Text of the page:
Don't Drink the Tea. Think With the WE.

“Price of Life” Report Reveals Uptick in 2015 NYC Fatalities, Heightened Danger on Non-Union Sites

Price of Life report

submit to reddit  

Construction workers, labor advocates, politicians, and the families of those killed on the job held a rally at New York City Hall this week, calling for safer worksites in the face of what they view as a workplace fatality outbreak.  The rally coincided with the release of a new report, The Price of Life: 2015 Report on Construction Fatalities in NYC, from the New York Committee for Occupational Safety and Health (NYCOSH). The report details the various ways that workers are left unprotected, namely the paltry penalties for violations and the hurdles to pursuing justice for victims’ families.

Speaking at the event was Monica Velazquez, whose father Delfino died in a construction accident the day after Thanksgiving.  A roof collapsed on Delfino as he demolished a car dealership in Staten Island.  Monica told the crowd:

“I miss my father every single day and my heart aches because I know his death was entirely avoidable.  Construction workers have rights, like everyone, to expect to come home safe when they go to work in the morning.”

The Price of Life report reveals that 15 construction workers were killed on the job in 2014.  Since January of 2015, however, another nine workers have lost their lives on unsafe sites.  The report found that while the construction sector makes up less than 4 percent of statewide employment, it accounts for nearly 20 percent of workplace fatalities.  

Most of the fatalities happen at non-union worksites and most of the victims are immigrants and Latinos. The report concludes that non-union employers are the least safe:

In 2012, 79 percent of fatal fall construction accidents investigated by OSHA in New York occurred at nonunion construction sites. Ninety percent of construction companies in OSHA’s Severe Violator Enforcement Program (SVEP) in New York are nonunion. According to OSHA, the SVEP focuses “on recalcitrant employers that endanger workers by committing willful, repeat or failure-to-abate violations.”

Charlene Obernauer, Executive Director of NYCOSH, told DNAinfo, “The findings are clear, New York has an epidemic of construction site deaths and it has to stop.  We need to talk about how we can improve safety and crack down on criminal contractors and employers.”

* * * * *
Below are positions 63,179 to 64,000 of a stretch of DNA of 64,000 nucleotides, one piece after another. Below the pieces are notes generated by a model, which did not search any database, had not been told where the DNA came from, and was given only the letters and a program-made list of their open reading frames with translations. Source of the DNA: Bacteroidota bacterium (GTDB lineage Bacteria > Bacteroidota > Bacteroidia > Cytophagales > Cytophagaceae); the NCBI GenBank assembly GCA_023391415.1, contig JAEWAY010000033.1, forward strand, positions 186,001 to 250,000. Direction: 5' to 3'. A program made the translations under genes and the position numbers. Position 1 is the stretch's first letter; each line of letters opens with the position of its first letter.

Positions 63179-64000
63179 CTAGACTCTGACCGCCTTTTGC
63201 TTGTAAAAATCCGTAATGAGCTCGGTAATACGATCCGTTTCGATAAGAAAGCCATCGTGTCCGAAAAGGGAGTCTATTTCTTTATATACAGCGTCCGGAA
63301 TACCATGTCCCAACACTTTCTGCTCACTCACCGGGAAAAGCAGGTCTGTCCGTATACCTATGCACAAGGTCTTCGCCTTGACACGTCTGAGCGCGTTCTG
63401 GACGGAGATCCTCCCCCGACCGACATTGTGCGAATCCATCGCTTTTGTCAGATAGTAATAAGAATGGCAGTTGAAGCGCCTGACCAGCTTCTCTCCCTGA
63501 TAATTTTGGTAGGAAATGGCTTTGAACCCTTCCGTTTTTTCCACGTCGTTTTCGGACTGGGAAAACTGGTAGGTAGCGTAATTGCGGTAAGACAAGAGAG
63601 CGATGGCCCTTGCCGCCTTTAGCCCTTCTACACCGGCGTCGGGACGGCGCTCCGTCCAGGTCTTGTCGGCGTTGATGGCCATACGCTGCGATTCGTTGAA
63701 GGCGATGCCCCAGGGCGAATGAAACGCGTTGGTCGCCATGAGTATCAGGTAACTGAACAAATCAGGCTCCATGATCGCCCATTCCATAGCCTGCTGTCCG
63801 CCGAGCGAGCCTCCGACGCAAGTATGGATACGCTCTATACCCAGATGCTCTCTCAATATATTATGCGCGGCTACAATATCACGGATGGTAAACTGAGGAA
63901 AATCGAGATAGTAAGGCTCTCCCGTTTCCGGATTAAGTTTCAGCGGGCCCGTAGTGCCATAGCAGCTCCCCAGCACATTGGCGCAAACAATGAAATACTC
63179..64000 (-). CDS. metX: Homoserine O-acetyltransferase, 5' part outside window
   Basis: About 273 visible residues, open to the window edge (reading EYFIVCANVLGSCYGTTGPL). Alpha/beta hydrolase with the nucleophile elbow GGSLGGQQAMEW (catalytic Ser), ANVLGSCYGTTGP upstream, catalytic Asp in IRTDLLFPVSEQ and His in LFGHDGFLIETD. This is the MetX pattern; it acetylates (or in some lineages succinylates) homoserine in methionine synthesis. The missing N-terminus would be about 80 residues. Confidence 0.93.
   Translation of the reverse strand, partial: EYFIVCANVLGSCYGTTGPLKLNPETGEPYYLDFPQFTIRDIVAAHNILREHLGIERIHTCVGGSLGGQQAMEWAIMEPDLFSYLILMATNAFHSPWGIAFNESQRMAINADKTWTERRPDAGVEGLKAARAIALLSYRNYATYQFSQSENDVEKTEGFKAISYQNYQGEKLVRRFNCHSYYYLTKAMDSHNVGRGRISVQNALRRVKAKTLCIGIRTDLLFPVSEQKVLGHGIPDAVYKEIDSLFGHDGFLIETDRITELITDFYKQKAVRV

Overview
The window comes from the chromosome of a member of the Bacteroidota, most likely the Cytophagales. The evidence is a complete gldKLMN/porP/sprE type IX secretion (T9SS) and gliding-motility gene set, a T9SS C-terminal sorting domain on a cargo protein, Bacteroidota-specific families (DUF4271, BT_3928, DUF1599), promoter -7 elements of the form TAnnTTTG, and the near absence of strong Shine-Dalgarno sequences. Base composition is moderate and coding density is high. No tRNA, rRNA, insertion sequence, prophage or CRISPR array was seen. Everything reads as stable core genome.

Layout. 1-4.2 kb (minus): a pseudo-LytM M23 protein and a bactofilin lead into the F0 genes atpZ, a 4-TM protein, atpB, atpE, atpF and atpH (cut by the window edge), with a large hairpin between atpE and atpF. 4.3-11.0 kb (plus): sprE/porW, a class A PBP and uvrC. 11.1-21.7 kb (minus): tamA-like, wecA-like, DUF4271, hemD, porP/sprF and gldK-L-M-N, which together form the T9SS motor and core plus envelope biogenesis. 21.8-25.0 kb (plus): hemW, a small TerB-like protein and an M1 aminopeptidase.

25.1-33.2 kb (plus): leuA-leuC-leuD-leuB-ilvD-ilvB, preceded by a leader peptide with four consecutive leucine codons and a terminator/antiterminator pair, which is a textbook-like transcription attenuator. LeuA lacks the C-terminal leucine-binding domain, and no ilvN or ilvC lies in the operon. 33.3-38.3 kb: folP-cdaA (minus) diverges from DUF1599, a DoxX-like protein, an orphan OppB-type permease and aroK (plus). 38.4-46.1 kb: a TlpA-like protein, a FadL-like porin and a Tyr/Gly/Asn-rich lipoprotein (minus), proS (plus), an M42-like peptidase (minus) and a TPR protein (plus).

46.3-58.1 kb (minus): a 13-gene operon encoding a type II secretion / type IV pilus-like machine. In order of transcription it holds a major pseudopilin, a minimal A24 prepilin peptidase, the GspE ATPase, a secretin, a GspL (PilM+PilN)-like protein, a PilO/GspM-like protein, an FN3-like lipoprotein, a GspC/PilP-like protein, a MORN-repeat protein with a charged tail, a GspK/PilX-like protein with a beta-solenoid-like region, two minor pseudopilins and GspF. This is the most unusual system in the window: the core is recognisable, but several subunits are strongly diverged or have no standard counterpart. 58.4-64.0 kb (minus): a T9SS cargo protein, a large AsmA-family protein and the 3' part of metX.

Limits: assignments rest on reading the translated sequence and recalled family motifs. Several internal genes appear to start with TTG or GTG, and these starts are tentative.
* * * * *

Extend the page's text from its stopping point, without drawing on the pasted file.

The report also found that construction work at elevation is especially hazardous to workers.  

Roofing and siding workers take extreme risks to do their everyday jobs. In 2011 and 2012, falls to a lower level comprised 49 percent of construction fatalities in New York. Additionally, 71 percent of construction accidents with injuries reported to the New York City Buildings Department between 2008 and 2013 were height-related — workers who work at an elevation are at an increased risk. Eighty percent of roofing and siding contractor inspections between 2010 and 2012 resulted in violations, compared to two-thirds in all construction inspections. Contractors who violate health and safety regulations are often at fault when an employee is injured or killed.

This finding is especially timely given the push, at the behest of insurance companies, to ‘reform’ the state’s Scaffolding Law.  As we have reported in the past, the topic has lead to heated debate in Albany pitting labor against insurance lobbies.  

NYCOSH dedicates a large portion of their work to recommending that the Scaffolding Law remain in tact.

This report documents that there already are far too many preventable injuries at New York construction sites. Construction and insurance industry lobbyists must not be allowed to shift the
safety burden onto workers. Their proposed “reform” would relieve owners and contractors of an effective incentive to make worksites safer. The Scaffold Safety Law must be protected to prevent even more worker injuries and deaths.

Other causes of worker fatalities are the limited number of OSHA inspectors (71) to monitor the city’s hundreds of construction sites, and the willingness of city agencies to work with known safety offenders. Nearly 90 percent of contractors working on affordable housing projects have been issued OSHA violations in the past.  When violators are fined they are usually given little more than a “slap on the wrist.”  From the report:

Nationally,OSHA inspects fewer than four percent of construction sites. In New York, there are only 71 inspectors to monitor all worksites in all industries, so most construction sites are not inspected. When OSHA does inspect and cites violations, the penalties they asses are so low, they are a mere slap on the wrist, even if a worker died. The average penalty in fatal height-related construction accidents in New York in 2012 was only $7,620.

Click to read The Price of Life in its entirety.


No Comments on ““Price of Life” Report Reveals Uptick in 2015 NYC Fatalities, Heightened Danger on Non-Union Sites”

No one has commented on this entry yet.

Leave a Reply

To prove you're a person (not a spam script), type the security word shown in the picture. Click on the picture to hear an audio file of the word.
Anti-spam image